The Amish-Country Mysteries
Paul’s first six novels were originally published as the Ohio Amish Mysteries by Ohio University Press, in both hard-cover first editions and trade paperback editions. The stories have now been revised and updated, and they have been republished as the Amish-Country Mysteries by Plume, a division of Penguin Group USA. The seventh novel, Harmless as Doves, An Amish-Country Mystery, was published as a hardcover edition in July of 2011 by Ohio University Press, and a trade paperback edition was published by Plume in 2012. The eighth novel in the series, The Names of Our Tears was published by Plume in 2013, and future novels in the series will be published by Plume. The ninth book in the series, Whiskers of the Lion, will be published on March 31, 2015, by Plume.
Three life-long friends in rural Millersburg, Ohio – Professor Michael Branden, Sheriff Bruce Robertson, and Pastor Caleb Troyer – work sometimes together and other times at crossed purposes, to solve mysteries involving the often inscrutable Amish sects of Holmes County, where the world’s largest Amish settlement sprawls across the hills and pastoral valleys of northeast Ohio. The rich cast of English characters in the novels includes the professor’s insightful wife Caroline, Holmes County’s tenacious Medical Examiner Melissa Taggert, and young Ellie Troyer, the sheriff’s resolute dispatcher/secretary. Each of the stories brings out a new and unique set of Amish characters.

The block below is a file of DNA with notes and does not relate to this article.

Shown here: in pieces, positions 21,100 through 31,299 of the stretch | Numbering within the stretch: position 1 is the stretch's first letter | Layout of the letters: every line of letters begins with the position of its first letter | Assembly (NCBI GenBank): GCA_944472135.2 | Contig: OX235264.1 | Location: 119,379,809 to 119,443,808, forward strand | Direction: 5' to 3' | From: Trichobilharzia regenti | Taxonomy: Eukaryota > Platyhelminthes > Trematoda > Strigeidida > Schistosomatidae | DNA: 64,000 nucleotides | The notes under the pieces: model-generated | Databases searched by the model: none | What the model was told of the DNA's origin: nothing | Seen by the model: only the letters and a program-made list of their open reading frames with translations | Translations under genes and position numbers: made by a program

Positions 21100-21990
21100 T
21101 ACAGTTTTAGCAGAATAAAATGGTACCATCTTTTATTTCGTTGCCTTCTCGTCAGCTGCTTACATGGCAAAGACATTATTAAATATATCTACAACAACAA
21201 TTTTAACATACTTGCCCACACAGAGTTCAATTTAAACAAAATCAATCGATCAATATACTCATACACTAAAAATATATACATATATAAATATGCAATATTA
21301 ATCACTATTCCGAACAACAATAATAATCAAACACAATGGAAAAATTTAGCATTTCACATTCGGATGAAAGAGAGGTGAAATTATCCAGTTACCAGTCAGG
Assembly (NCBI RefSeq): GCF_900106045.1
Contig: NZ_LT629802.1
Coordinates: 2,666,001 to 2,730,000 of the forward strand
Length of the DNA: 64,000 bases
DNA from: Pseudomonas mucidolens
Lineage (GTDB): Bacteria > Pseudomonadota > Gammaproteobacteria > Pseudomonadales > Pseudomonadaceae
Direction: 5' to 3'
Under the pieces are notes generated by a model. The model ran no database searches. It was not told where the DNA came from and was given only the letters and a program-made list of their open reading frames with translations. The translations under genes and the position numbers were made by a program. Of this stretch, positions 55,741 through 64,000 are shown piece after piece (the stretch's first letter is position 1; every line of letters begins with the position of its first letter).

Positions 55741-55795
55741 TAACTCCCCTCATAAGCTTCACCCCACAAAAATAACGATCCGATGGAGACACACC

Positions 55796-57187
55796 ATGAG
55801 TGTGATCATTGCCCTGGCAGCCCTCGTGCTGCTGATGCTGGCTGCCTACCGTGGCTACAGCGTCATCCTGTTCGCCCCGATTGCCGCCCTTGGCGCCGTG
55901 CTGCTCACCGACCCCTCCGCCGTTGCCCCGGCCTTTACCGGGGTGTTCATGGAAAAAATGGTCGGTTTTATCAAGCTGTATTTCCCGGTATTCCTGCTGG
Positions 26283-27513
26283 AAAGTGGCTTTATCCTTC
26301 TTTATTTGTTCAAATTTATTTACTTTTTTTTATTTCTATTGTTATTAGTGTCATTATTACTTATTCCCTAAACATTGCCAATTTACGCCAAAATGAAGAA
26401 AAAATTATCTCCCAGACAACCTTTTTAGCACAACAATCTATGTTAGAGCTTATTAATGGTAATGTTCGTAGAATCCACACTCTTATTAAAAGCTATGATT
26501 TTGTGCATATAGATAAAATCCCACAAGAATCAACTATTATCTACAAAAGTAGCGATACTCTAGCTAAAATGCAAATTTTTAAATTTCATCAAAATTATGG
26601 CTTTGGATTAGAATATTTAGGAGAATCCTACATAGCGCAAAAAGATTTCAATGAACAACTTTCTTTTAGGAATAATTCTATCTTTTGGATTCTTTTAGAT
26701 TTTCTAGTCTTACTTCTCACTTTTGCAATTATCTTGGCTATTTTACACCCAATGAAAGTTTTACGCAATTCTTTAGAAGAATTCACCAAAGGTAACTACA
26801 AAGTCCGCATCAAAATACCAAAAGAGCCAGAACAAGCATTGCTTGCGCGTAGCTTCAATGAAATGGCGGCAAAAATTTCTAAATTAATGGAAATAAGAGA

Murder mysteries about Amish people may seem counter-intuitive, but in his Amish-Country Mysteries, P.L. Gaus illuminates Amish culture in stories that are as unique as the Amish themselves. Who are the Amish, and why do they hold themselves apart from the rest of us? What is the unique spiritual vision of this people set apart, their lives governed by steadfast adherence both to tradition and to scripture? What is it like to live Amish, think Amish, and pray Amish? Why do they eschew the conveniences of the modern world and live as simple peasant farmers, dressing always the same, farming the old ways, traveling only by horse and buggy, and worshiping privately? Why, if their lives are so plain and old-fashioned, are their numbers ever growing? In the Amish-Country Mysteries, Gaus examines culture in the context of a murder investigation, set convincingly and authentically among the most peaceful peoples of the world.
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